When friends are going through a difficult time, we hurt. One of my old buddies sent me the following text message a few weeks back.
“Please say a prayer for my Mum - sad to report that she has terminal cancer and only has 3-6 months!! I’m going home to spend quality time with her and to say goodbye.”
Going home. Somehow the words bring to mind joyful holidays from the past. Long overdue gatherings with family. Or returning home after a semester away at school. I can’t think of a time when the words carried such a complex range of emotions. My immediate reaction was deep sadness. When trying to put myself in his shoes, it was just unbearable. How exactly does one go about saying goodbye when you know this goodbye is, well, the last one?
I found it hard imagine the thoughts going through my friend's mind on the long overseas flight as he rehearsed their meeting. What should I say? I need to be strong. How much is she suffering? How can I best be there for her?
Yet, when you get past the initial emotions things begin to look a bit different. There will still be great joy in the simple reunion of mother and son. The circumstances are downright awful, but the plan to “spend quality time with her” will be filled with sweet moments of tenderness and probably a decent bit of laughter. If nothing else it will be filled with unrivaled love.
Reports from the trip to see Mum were upbeat. He is “so glad” he went.
Their time together made the goodbye for the last time come too soon. Isn’t it always too soon? When we part ways with family and friends, we assume a next time. When someone dies suddenly we think about the last time and how we didn’t know it would be the last time. And if we did, what might we have done or said?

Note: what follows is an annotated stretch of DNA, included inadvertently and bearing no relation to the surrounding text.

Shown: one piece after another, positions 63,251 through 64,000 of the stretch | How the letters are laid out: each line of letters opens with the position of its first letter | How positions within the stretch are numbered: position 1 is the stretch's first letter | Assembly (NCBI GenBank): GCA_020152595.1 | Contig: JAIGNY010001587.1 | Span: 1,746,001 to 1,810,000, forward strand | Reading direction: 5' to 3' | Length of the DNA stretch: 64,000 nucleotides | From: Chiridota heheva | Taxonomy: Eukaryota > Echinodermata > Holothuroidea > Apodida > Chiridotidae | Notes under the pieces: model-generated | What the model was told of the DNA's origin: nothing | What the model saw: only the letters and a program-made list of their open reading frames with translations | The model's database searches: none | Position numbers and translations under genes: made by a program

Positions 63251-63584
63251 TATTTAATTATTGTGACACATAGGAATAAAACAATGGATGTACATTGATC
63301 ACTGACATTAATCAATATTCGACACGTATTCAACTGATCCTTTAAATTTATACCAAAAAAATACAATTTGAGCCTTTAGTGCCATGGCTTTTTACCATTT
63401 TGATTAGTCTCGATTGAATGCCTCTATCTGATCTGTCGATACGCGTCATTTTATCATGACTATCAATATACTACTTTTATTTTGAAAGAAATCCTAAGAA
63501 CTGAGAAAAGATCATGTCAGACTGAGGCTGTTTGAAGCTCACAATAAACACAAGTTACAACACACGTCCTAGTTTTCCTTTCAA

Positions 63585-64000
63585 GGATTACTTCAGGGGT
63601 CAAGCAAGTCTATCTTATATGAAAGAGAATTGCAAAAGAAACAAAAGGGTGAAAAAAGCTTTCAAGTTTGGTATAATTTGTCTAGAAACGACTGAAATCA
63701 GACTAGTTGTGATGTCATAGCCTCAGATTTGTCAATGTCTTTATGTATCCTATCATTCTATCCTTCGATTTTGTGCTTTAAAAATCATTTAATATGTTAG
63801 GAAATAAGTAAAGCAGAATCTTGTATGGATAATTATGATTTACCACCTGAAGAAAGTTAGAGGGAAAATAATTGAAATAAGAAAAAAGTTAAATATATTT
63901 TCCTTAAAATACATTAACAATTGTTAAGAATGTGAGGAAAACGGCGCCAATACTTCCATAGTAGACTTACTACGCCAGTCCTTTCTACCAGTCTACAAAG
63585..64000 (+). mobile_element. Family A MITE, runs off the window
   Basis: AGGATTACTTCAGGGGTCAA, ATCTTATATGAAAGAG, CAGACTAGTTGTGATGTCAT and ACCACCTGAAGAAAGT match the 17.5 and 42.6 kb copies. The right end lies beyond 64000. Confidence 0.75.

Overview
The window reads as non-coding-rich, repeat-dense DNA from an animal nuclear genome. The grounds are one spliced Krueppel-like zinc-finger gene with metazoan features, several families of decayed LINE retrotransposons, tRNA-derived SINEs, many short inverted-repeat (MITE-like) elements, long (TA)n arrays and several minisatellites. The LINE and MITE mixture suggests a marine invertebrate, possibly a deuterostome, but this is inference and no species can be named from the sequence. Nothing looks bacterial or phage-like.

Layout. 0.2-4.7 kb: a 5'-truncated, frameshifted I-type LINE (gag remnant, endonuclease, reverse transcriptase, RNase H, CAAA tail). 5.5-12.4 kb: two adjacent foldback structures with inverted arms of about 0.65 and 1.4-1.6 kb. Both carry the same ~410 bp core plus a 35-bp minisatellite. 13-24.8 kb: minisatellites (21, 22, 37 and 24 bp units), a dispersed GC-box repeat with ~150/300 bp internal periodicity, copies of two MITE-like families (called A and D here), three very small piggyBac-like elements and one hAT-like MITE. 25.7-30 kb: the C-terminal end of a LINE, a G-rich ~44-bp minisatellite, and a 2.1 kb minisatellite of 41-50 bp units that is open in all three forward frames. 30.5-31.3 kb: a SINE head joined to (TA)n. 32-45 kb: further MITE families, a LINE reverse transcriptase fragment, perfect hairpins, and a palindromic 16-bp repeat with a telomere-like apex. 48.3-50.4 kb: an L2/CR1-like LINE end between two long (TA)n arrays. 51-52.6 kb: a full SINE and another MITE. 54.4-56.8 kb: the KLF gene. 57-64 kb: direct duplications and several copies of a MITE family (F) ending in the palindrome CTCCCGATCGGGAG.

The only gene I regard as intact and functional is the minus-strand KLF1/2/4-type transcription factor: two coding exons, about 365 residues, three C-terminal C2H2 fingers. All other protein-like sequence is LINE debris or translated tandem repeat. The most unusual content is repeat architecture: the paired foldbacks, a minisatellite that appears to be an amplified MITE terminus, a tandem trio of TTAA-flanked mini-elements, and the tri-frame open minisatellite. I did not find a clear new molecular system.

By knowing this would be it, they got to say the things they might normally have assumed could be said later. No doubt my friend gave the comforting message of eternal life through Jesus. We can be confident of salvation, but that doesn’t necessarily make it any easier. A lady from church who recently passed told her family that she was not afraid to die, but she just love them too much to let go. I found that to be profound.
The hardest part for me is being reminded that I one day will be doing the same. Saying goodbye for a final time or failing to say something I thought I had plenty of time to say. So today I pray for the opportunity and courage to say the things I would feel compelled to say at a last time moment. That I would be bold and let my family and friends know how much I love them. Because it might just be me getting the call heavenward and I want them to know before I have to let go.
Run in Peace, Rest in Grace